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Problem of the Week
Problem C and Solution
Making a Splash!


A family has decided that they want to have a pool installed in their backyard. The city they live in has a by-law which states, “No pool may occupy more than \(20\%\) of the total area of the backyard in which it is to be installed.”

Their backyard is rectangular and measures \(24\) m by \(18\) m. The family creates a design in which they divide their backyard into a \(3\) by \(3\) grid of nine identical rectangles. The pool will be circular with the circumference of the pool passing through the four vertices of the middle rectangle. The middle rectangle will be completely covered by the pool. The distance across the pool through its centre will equal the length of the diagonal of the middle rectangle. Their plan is illustrated on the diagram below.

Should their plan be approved by the city?

The top view of the backyard pool design.

You may find the following useful:

The Pythagorean Theorem states, “In a right-angled triangle, the square of the length of hypotenuse (the side opposite the right angle) equals the sum of the squares of the lengths of the other two sides.”

In the right-angled triangle shown, \(c\) is the hypotenuse and


Right-angled triangle with side lengths a, b, and c. The side of length c is opposite the right angle.


The dimensions of the backyard are \(24\) m by \(18\) m, so the area of the entire backyard is \(24\times 18=432\text{ m}^2\). To comply with the by-law, the area of the pool cannot be more than \(20\%\) or \(\frac{1}{5}\) of the total area of the backyard.

That is, the area cannot exceed \(\frac{1}{5}\) of \(432\), which is equal to \(\frac{1}{5}\times 432=86.4\text{ m}^2\).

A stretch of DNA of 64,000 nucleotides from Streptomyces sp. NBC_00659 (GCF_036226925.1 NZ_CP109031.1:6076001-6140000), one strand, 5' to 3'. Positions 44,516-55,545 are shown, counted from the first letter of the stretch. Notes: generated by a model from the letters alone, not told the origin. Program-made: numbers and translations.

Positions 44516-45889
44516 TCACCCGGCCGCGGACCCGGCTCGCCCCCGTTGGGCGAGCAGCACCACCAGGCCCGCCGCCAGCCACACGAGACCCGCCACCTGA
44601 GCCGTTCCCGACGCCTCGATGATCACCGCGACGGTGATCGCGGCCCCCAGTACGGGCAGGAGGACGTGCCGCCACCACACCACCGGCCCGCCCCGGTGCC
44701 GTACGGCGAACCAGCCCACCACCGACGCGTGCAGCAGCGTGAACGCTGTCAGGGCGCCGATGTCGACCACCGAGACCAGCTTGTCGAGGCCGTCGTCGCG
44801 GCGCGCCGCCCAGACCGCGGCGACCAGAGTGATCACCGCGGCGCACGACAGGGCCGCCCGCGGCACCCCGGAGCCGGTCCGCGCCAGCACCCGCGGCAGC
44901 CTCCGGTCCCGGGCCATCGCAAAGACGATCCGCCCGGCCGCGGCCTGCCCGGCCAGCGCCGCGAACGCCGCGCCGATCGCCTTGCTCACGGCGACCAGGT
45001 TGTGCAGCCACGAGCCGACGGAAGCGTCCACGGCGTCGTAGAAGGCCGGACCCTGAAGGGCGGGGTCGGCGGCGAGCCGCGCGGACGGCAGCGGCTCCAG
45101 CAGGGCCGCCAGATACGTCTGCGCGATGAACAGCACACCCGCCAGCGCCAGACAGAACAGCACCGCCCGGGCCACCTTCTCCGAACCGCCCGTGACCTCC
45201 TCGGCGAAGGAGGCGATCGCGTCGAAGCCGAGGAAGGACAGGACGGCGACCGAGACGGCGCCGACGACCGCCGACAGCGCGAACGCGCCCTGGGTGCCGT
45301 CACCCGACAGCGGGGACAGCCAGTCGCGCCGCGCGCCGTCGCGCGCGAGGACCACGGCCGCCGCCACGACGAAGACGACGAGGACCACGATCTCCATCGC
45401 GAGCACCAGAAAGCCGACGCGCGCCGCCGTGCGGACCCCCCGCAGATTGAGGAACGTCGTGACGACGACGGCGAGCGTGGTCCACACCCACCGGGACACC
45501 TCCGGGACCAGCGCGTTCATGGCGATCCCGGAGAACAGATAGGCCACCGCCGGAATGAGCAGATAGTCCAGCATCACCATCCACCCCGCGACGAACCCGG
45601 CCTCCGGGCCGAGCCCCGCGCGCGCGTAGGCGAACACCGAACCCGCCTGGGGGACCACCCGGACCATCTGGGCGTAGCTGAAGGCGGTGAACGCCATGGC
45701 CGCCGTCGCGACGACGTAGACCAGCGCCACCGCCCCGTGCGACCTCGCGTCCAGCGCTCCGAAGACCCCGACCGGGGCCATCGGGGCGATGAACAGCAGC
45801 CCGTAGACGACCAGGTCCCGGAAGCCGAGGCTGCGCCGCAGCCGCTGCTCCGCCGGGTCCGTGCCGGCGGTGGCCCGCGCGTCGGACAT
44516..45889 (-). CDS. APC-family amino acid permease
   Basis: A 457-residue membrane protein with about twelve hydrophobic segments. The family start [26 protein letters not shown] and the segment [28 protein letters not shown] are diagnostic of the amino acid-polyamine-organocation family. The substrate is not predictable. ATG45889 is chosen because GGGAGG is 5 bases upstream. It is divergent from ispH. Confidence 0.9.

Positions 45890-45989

Since we know the length of the backyard is \(24\) m and the backyard is \(3\) rectangles long, the length of one rectangle is \(24\div 3=8\) m. Similarly, since we know the width of the backyard is \(18\) m and the backyard is \(3\) rectangles across, the width of one rectangle is \(18\div 3=6\) m.

Two adjacent sides of the middle rectangle and a diagonal form a right-angled triangle. Let \(d\) represent the length of the hypotenuse of the right-angled triangle with sides \(8\) m and \(6\) m. We know that \(d\) is also the length of the diameter of the pool. Using the Pythagorean Theorem,

\[\begin{aligned} d^2&=&8^2+6^2\\ &=&64+36\\ &=&100\\ d&=&\sqrt{100}\text{, since }d>0\\ d&=&10\text{ m}\end{aligned}\]

Therefore, the diameter of the pool is \(10\) m, so it follows that the radius of the pool will be \(10\div 2=5\) m.

The area of the pool can be calculated using the formula \(A=\pi r^2\) so \(A=\pi \times (5)^2=25\pi\approx 78.5\text{ m}^2\). Since \(78.5<86.4\), the area of the pool is less than one-fifth of the total area of the backyard.

Therefore, their plan should be approved.